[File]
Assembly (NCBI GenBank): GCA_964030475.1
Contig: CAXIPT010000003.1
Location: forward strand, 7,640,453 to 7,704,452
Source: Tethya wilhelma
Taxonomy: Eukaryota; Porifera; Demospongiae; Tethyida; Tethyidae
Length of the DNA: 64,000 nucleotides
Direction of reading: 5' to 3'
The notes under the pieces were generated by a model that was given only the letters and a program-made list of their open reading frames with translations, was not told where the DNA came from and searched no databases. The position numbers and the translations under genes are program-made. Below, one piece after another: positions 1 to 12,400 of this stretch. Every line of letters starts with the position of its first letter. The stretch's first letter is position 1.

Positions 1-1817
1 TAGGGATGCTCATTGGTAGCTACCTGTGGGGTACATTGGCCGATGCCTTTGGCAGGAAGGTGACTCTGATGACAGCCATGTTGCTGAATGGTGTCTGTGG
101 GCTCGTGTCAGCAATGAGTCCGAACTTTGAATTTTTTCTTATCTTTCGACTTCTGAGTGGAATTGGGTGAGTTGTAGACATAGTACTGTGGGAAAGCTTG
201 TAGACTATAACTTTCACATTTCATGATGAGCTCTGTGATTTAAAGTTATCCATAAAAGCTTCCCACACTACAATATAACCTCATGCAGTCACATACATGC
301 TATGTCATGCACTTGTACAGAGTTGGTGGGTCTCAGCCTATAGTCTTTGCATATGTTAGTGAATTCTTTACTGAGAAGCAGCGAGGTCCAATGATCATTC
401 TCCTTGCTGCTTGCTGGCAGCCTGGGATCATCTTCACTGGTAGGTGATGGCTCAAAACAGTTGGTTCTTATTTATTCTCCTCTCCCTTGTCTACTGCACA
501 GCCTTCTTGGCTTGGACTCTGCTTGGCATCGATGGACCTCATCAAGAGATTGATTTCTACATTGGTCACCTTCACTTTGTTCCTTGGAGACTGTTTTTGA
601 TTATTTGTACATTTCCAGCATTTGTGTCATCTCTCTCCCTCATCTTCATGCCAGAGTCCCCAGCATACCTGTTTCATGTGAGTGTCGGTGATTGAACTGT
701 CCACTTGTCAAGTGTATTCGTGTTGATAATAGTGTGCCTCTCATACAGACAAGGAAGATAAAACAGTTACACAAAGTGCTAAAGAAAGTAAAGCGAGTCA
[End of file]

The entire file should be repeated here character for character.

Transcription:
Assembly (NCBI GenBank): GCA_964030475.1
Contig: CAXIPT010000003.1
Location: forward strand, 7,640,453 to 7,704,452
Source: Tethya wilhelma
Taxonomy: Eukaryota; Porifera; Demospongiae; Tethyida; Tethyidae
Length of the DNA: 64,000 nucleotides
Direction of reading: 5' to 3'
The notes under the pieces were generated by a model that was given only the letters and a program-made list of their open reading frames with translations, was not told where the DNA came from and searched no databases. The position numbers and the translations under genes are program-made. Below, one piece after another: positions 1 to 12,400 of this stretch. Every line of letters starts with the position of its first letter. The stretch's first letter is position 1.

Positions 1-1817
1 TAGGGATGCTCATTGGTAGCTACCTGTGGGGTACATTGGCCGATGCCTTTGGCAGGAAGGTGACTCTGATGACAGCCATGTTGCTGAATGGTGTCTGTGG
101 GCTCGTGTCAGCAATGAGTCCGAACTTTGAATTTTTTCTTATCTTTCGACTTCTGAGTGGAATTGGGTGAGTTGTAGACATAGTACTGTGGGAAAGCTTG
201 TAGACTATAACTTTCACATTTCATGATGAGCTCTGTGATTTAAAGTTATCCATAAAAGCTTCCCACACTACAATATAACCTCATGCAGTCACATACATGC
301 TATGTCATGCACTTGTACAGAGTTGGTGGGTCTCAGCCTATAGTCTTTGCATATGTTAGTGAATTCTTTACTGAGAAGCAGCGAGGTCCAATGATCATTC
401 TCCTTGCTGCTTGCTGGCAGCCTGGGATCATCTTCACTGGTAGGTGATGGCTCAAAACAGTTGGTTCTTATTTATTCTCCTCTCCCTTGTCTACTGCACA
501 GCCTTCTTGGCTTGGACTCTGCTTGGCATCGATGGACCTCATCAAGAGATTGATTTCTACATTGGTCACCTTCACTTTGTTCCTTGGAGACTGTTTTTGA
601 TTATTTGTACATTTCCAGCATTTGTGTCATCTCTCTCCCTCATCTTCATGCCAGAGTCCCCAGCATACCTGTTTCATGTGAGTGTCGGTGATTGAACTGT
701 CCACTTGTCAAGTGTATTCGTGTTGATAATAGTGTGCCTCTCATACAGACAAGGAAGATAAAACAGTTACACAAAGTGCTAAAGAAAGTAAAGCGAGTCA